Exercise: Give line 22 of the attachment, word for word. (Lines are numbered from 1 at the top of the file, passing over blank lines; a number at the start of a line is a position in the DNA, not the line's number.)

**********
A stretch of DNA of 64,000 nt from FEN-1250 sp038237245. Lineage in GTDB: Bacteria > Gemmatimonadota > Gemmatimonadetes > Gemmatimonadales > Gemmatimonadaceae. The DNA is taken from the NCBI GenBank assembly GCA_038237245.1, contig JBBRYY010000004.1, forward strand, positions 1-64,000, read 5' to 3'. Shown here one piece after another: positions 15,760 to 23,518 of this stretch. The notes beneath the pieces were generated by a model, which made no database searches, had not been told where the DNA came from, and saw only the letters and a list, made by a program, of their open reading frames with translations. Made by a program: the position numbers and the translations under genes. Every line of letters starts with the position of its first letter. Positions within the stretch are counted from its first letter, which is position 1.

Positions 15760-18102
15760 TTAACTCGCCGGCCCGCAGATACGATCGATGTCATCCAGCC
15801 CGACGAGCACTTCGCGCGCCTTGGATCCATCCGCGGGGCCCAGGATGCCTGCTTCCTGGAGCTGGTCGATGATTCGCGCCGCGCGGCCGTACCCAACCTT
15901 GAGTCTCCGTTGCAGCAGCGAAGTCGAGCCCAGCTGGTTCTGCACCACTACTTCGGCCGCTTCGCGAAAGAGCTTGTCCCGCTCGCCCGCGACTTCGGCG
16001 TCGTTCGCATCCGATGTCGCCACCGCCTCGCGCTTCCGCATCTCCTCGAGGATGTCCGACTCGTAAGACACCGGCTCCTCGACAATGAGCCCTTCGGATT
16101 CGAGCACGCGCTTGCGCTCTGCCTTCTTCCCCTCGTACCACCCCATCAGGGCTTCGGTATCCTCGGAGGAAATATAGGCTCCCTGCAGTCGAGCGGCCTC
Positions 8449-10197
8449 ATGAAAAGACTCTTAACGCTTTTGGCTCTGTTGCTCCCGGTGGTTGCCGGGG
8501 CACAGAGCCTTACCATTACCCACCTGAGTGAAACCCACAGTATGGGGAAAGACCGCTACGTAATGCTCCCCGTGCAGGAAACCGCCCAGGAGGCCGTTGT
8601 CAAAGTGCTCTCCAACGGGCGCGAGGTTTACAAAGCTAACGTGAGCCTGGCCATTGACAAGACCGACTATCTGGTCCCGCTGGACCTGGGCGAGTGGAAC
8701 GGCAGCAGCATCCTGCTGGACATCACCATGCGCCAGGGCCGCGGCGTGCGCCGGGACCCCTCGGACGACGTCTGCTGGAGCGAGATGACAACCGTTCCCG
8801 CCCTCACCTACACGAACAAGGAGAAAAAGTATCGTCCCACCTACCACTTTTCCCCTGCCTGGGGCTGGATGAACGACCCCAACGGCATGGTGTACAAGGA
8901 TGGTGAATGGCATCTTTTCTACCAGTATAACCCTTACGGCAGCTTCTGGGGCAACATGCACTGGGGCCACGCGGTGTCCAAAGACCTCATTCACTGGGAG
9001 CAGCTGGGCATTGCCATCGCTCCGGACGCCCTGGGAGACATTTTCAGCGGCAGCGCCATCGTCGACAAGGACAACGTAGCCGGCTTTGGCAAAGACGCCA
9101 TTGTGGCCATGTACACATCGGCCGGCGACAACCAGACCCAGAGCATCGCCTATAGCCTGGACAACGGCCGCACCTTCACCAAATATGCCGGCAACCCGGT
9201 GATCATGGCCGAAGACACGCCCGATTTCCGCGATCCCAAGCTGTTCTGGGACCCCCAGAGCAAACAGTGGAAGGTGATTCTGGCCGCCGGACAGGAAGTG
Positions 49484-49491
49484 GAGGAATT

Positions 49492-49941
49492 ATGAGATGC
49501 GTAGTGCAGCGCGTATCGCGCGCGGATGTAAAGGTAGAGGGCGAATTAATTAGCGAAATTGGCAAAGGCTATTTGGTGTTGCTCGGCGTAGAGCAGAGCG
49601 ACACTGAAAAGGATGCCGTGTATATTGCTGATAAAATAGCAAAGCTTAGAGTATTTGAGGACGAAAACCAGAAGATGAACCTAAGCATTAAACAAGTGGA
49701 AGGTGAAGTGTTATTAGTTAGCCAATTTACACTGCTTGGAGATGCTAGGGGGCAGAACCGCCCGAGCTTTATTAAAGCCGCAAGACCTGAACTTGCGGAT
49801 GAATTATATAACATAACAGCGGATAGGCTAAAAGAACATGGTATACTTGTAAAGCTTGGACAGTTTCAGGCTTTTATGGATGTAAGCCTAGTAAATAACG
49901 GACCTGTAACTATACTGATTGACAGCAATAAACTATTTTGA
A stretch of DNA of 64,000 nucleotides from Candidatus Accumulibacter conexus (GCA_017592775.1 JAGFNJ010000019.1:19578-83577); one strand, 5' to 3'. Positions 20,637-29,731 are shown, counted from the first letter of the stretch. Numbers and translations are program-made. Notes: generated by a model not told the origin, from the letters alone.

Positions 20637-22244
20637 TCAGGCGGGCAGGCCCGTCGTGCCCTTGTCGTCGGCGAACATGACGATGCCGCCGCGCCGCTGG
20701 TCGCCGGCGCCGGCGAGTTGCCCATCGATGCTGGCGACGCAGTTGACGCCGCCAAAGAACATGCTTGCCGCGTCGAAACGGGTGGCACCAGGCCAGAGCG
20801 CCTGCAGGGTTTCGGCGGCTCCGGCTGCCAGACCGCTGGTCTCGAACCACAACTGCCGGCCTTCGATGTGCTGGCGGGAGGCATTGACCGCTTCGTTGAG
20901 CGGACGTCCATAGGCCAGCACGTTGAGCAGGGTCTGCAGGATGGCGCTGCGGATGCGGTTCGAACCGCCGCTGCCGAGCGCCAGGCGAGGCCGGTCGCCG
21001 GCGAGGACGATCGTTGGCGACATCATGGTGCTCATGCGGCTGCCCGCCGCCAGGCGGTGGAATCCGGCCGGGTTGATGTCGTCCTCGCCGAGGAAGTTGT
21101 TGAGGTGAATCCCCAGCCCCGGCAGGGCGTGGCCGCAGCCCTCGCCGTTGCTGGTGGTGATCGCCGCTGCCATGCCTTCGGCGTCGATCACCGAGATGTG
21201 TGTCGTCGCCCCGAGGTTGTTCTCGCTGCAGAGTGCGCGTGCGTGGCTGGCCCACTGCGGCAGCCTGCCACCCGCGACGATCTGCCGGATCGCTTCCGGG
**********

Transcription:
49501 GTAGTGCAGCGCGTATCGCGCGCGGATGTAAAGGTAGAGGGCGAATTAATTAGCGAAATTGGCAAAGGCTATTTGGTGTTGCTCGGCGTAGAGCAGAGCG